Talmud 3. Rescuing the Many

“I wasn’t so sure myself, Ma’am.” Others, however, became very sure. They invented an Elijah who rode to the rescue of many. A rabbi in Belarus, for instance, wrote how Elijah rescued a too-trusting travelling salesman.[1] The salesman got into town just as Sabbath was about to start and needed a place to stash his cash. Jews are not supposed to carry money on the Sabbath — you knew that. Well, the salesman went to the synagogue and saw a man wearing little leather boxes.

The more religious Jews put these boxes with scripture verses inside on their hand and forehead as a literal way of doing Exodus 13:16, “And it will be like a sign on your hand and a symbol on your forehead.” They call little boxes “phylacteries,” an old word meaning “guards,” because they guard the wearer against forgetting the Lord’s teachings.

The little boxes made the salesman think he could trust this man to hold his money for him. So he gave him his purse until the Sabbath was over. Some interrupted this story with, “How was it legal for one person to carry money and not the other?” But most just let the story flow.

When the salesman came back after the Sabbath, people said, “You gave your money to that hypocrite?” Not to worry, for that night Elijah appeared in a dream and showed the salesman how to get his money back from the swindler’s wife.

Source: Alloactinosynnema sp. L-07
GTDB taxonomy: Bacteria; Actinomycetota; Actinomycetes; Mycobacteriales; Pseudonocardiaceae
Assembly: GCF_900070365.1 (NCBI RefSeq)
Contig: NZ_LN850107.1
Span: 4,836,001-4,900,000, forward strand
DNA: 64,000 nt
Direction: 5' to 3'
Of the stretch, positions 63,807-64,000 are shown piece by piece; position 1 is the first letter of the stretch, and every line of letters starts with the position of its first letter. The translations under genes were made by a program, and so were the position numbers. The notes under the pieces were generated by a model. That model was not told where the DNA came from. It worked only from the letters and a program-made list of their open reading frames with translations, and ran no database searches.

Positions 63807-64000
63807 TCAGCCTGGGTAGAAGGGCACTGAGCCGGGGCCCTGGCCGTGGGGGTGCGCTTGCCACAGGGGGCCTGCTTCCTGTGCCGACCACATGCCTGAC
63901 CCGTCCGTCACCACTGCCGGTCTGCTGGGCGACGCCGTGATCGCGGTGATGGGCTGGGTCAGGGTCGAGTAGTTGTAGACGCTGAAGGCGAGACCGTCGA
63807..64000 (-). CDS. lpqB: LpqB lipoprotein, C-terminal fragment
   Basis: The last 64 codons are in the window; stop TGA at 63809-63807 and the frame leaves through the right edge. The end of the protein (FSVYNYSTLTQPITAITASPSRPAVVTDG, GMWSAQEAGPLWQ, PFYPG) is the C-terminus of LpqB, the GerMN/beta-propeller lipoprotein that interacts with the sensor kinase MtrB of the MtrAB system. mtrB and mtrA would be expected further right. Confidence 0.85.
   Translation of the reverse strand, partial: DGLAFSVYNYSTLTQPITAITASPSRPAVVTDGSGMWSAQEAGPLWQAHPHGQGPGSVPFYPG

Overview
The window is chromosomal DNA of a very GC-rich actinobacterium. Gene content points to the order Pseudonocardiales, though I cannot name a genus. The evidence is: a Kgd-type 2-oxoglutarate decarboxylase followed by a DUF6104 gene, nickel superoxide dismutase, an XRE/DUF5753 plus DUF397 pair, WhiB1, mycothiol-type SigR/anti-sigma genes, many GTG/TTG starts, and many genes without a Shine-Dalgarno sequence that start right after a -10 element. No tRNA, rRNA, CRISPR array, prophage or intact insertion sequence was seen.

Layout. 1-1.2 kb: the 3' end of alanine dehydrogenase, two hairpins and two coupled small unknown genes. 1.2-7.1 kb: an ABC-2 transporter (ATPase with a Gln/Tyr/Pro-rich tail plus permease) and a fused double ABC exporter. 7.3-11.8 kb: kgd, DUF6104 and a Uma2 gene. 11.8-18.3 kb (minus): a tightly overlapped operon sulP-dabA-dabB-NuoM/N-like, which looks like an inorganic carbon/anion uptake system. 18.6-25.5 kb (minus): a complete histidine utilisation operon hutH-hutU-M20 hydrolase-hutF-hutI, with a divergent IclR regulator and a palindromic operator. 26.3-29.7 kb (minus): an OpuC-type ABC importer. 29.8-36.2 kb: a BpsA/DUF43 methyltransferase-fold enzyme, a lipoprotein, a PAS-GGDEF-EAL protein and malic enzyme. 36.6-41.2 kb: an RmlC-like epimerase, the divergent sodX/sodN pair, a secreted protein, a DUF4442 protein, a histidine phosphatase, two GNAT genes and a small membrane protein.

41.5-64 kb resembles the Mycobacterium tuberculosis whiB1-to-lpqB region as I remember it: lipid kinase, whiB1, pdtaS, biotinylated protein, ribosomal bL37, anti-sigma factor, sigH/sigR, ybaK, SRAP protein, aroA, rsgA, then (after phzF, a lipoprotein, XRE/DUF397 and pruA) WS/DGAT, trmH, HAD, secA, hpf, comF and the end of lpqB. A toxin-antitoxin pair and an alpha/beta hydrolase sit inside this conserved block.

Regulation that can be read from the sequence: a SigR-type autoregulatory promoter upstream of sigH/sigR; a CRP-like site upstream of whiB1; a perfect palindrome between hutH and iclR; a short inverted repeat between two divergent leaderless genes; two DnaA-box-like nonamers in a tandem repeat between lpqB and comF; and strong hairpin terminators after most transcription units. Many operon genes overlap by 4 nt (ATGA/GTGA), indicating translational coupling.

The interrupters again: “Just what did Elijah suggest? Show up at the door with a knife? Hire goons to harass the wife?” But experienced story tellers kept a straight face. “The rabbi in Minsk did not reveal Elijah’s tactics.”  

A Rabbi in Poland then started the story of the sympathetic dogs.[2] He told people that because Elijah rescued so many Jews from so many troubles in so many places and so often, their dogs learned his scent. This story caught on with Hebrew dog owners because they saw how their pet senses mood changes, feeling sad or happy in harmony with the mood of master.

When dogs smelled Elijah on the air, they knew their masters would soon be released from certain calamity and be happy. Before long, people all over the Diaspora knew that when their dogs began making happy puppy noises, Elijah was nearby, doing a good deed. Some parents told tiny children that if they would study their lessons intensely enough, when the Sabbath came, Elijah might show up and let their dog take a whiff.  

[1] http://www.jewishencyclopedia.com/articles/5634-elijah Pesiḳ. R. xxii.; Yer. Ber. ii.

[2] http://www.jewishencyclopedia.com/articles/5634-elijah B. Ḳ. 60b

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